The Long Journeys Home: The Repatriations of Henry ‘Opukaha‘ia and Albert Afraid of Hawk [Hardback]

Nick Bellantoni (Author)

£27.00
OR
ISBN: 9780819576842 | Published by: Wesleyan University Press | Series: The Driftless Connecticut Series & Garnet Books | Year of Publication: 2018 | Language: English 260p, H229 x W152 (mm) 20 colour illus., 5 maps




The Long Journeys Home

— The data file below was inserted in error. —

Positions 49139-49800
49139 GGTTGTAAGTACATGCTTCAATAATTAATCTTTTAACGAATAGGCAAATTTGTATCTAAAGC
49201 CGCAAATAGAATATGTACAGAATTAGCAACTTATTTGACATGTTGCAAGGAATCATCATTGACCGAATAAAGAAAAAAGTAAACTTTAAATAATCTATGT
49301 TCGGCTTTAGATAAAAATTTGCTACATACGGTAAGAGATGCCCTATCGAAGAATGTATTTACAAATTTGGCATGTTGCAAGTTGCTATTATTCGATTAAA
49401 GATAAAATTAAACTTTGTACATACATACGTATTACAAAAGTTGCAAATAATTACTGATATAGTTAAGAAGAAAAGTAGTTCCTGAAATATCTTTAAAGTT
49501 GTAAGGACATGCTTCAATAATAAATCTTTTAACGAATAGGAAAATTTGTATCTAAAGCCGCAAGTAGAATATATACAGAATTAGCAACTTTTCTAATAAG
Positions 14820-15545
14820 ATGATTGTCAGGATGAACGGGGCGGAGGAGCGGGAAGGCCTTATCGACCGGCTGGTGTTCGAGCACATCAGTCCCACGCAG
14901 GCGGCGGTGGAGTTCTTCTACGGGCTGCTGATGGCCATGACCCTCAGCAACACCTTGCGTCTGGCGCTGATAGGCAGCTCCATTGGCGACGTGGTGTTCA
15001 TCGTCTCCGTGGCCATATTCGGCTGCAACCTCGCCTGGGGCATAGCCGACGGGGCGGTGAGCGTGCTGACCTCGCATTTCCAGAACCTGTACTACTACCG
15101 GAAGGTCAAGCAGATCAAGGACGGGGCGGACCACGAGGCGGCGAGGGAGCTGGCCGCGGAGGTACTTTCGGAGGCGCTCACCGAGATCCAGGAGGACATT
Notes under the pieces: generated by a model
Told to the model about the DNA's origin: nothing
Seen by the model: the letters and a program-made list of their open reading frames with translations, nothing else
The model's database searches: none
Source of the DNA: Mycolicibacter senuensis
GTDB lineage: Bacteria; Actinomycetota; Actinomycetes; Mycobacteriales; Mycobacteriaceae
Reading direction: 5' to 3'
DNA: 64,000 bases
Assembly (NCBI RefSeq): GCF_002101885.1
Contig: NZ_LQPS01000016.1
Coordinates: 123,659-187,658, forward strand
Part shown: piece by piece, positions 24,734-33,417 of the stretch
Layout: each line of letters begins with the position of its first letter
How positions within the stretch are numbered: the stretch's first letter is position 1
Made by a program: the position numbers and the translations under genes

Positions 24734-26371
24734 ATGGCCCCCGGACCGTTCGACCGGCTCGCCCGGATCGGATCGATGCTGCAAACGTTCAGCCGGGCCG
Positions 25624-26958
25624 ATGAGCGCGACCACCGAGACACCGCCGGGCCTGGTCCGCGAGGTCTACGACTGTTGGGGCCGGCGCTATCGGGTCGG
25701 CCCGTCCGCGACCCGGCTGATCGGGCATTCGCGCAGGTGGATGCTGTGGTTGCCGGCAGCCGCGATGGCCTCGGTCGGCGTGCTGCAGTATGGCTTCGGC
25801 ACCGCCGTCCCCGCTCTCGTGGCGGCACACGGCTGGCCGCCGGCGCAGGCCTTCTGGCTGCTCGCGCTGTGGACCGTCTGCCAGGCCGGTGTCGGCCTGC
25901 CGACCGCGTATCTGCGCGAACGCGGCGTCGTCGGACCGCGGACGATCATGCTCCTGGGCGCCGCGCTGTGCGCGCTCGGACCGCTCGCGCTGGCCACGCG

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Henry ‘Opukaha‘ia (ca. 1792–1818), Native Hawaiian, and Itankusun Wanbli (ca. 1879–1900), Oglala Lakota, lived almost a century apart. Yet the cultural circumstances that led them to leave their homelands and eventually die in Connecticut have striking similarities. p kaha ia was orphaned during the turmoil caused in part by Kamehameha’s wars in Hawai’i and found passage on a ship to New England, where he was introduced and converted to Christianity, becoming the inspiration behind the first Christian missions to Hawai’i. Itankusun Wanbli, Christianized as Albert Afraid of Hawk, performed in Buffalo Bill’s “Wild West” as a way to make a living after his traditional means of sustenance were impacted by American expansionism. Both young men died while on their “journeys” to find fulfillment and both were buried in Connecticut cemeteries. In 1992 and 2008, descendant women had callings that their ancestors “wanted to come home” and began the repatriation process of their physical remains. CT state archaeologist Nick Bellantoni oversaw the archaeological disinterment, forensic identifications and return of their skeletal remains back to their Native communities and families. The Long Journeys Home chronicles these important stories as examples of the wide-reaching impact of American imperialism and colonialism on Indigenous Hawaiian and Lakota traditions and their cultural resurgences, in which the repatriation of these young men have played significant roles. Bellantoni’s excavations, his interaction with two Native families and his participation in their repatriations have given him unique insights into the importance of heritage and family among contemporary Native communities and their common ground with archaeologists. His natural storytelling abilities allow him to share these meaningful stories with a larger general audience.

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